Here, we will create the container object that will hold all our objects, set the background color of this scene to white (0xffffff), and enable the fog effect in this scene. With fog enabled, objects further away from the camera will slowly get hidden by fog.

The next step is creating the camera and the renderer:

// setup camera and basic renderer
const camera = new THREE.PerspectiveCamera(
  window.innerWidth / window.innerHeight,
camera.position.x = -3;
camera.position.z = 8;
camera.position.y = 2;
// setup the renderer and attach to canvas
const renderer = new THREE.WebGLRenderer({ antialias: true
renderer.outputEncoding = THREE.sRGBEncoding;
renderer.shadowMap.enabled = true;
renderer.shadowMap.type = THREE.VSMShadowMap;
renderer.setSize(window.innerWidth, window.innerHeight);

In the preceding code, we created a PerspectiveCamera, which determines what part of the scene is rendered. Don’t worry too much about the parameters at this point, since we’ll discuss those in detail in Chapter 3, Working with Light Sources in Three.js. We also positioned the camera at the specified x-, y-, and z-oordinates. The camera will, by default, look at the center of the scene (which is 0, 0, 0), so we don’t need to change anything for that.

In this code fragment, we also created a WebGLRenderer, which we will use to render the view from the camera on the scene. Ignore the other properties for now; we’ll explain these in the next few chapters when we dive into the details of WebGLRenderer and how you can fine-tune the colors and work with shadows. One interesting part to notice is document.body.appendChild(renderer.domElement). This step adds an HTML canvas element to the page, which shows the output of the renderer. You can see this when you inspect the page in your browser:

Figure 1.9 – Canvas added by Three.js

Figure 1.9 – Canvas added by Three.js

At this point, we’ve got an empty THREE.Scene, a THREE.PerspectiveCamera, and a THREE.WebGLRenderer. If we add some objects to the scene, we can already show some output on the screen. Before we do this, though, we’ll add a couple of additional components:

  • OrbitControls: This will allow you to use the mouse to rotate and pan around the scene
  • Lights: This allows us to use some more advanced materials, cast shadows, and generally make our scene look better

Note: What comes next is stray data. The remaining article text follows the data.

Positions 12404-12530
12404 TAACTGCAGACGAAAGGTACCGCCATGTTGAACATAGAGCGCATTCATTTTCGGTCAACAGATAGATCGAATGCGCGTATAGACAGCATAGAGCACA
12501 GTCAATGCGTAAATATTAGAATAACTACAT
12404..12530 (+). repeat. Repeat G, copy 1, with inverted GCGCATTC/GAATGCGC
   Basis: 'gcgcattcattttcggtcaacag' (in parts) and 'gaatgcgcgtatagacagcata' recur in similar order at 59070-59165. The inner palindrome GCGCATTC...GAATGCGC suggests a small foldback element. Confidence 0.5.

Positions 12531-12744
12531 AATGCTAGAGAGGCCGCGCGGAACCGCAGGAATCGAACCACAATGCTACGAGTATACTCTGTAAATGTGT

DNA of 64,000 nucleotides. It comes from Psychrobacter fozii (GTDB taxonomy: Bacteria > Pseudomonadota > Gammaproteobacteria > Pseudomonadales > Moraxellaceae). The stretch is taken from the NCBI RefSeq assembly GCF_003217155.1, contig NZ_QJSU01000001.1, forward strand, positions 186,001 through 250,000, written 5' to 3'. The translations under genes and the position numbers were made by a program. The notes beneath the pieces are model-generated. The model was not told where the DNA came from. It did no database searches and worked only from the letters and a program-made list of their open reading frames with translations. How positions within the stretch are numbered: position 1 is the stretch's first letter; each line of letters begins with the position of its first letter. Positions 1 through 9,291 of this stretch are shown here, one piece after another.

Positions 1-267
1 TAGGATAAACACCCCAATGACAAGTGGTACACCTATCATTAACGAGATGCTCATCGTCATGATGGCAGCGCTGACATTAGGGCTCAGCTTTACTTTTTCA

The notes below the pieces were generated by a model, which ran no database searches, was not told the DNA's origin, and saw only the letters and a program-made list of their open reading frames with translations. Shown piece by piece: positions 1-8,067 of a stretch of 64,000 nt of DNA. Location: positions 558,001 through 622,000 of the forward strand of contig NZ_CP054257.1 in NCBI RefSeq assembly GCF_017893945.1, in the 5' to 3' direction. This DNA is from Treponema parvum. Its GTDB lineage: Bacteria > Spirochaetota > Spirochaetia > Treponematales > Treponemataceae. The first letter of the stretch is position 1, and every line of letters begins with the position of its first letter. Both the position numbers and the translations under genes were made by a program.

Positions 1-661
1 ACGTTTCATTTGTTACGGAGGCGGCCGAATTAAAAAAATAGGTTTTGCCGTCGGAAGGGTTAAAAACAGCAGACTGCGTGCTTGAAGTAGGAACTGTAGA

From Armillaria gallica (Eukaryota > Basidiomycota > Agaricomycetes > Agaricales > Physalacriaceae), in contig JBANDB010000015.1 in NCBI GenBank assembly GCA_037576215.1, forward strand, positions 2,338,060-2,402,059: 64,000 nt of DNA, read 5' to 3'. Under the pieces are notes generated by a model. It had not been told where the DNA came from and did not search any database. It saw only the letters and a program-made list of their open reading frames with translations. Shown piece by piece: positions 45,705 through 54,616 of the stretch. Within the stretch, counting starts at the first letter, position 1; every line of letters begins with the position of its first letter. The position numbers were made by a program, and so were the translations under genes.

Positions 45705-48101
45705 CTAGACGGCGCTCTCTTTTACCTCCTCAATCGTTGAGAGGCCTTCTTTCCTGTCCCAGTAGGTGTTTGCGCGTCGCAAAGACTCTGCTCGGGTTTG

In the next section, we’ll first add the lights.

Adding lights

If we don’t have lights in the scene, most materials will be rendered in black. So, to see our meshes (and get shadows), we’re going to add some lights to the scene. In this case, we’re going to add two lights:

  • THREE.AmbientLight: This is just a simple light that affects everything with the same intensity and color.
  • THREE.DirectionalLight: This is a light source whose rays are cast in parallel to one another. This is pretty much how we experience the light of the Sun.

The following code fragment shows how to do this:

// add lights
scene.add(new THREE.AmbientLight(0x666666))
const dirLight = new THREE.DirectionalLight(0xaaaaaa)
dirLight.position.set(5, 12, 8)
dirLight.castShadow = true
// and some more shadow related properties

And once again, these lights can be configured in various ways, the details of which we’ll explain in Chapter 3. At this point, we’ve got all the components ready to render a scene, so let’s add the meshes.

Adding the meshes

In the following code fragment, we create the three meshes in our scene:

// create a cube and torus knot and add them to the scene
const cubeGeometry = new THREE.BoxGeometry();
const cubeMaterial = new THREE.MeshPhongMaterial({ color:
  0x0000FF });
const cube = new THREE.Mesh(cubeGeometry, cubeMaterial);
cube.position.x = -1;
cube.castShadow = true;
const torusKnotGeometry = new THREE.TorusKnotBufferGeometry(0.5, 0.2, 100, 100);
const torusKnotMat = new THREE.MeshStandardMaterial({
  color: 0x00ff88,
  roughness: 0.1,
const torusKnotMesh = new THREE.Mesh(torusKnotGeometry, torusKnotMat);
torusKnotMesh.castShadow = true;
torusKnotMesh.position.x = 2;
// create a very large ground plane
const groundGeometry = new THREE.PlaneBufferGeometry(10000,
const groundMaterial = new THREE.MeshLambertMaterial({
  color: 0xffffff
const groundMesh = new THREE.Mesh(groundGeometry, groundMaterial)
groundMesh.position.set(0, -2, 0)
groundMesh.rotation.set(Math.PI / -2, 0, 0)
groundMesh.receiveShadow = true

Here, we have created a cube, a torus knot, and the ground. All these meshes follow the same idea:

  1. We create the shape – that is, the geometry of the objects: a THREE.BoxGeometry, a THREE.TorusKnotBufferGeometry, and a THREE.PlaneBufferGeometry.
  2. We create the material. In this case, we use a THREE.MeshPhongMaterial for the cube, a THREE.MeshStandardMaterial for the torus knot, and a THREE.MeshLambertMaterial for the ground. The color of the cube is blue, the color of the torus knot is greenish, and the color of the ground is white. In Chapter 4, Working with Three.js Materials, we’re going to explore all these materials, where they can best be used, and how to configure them.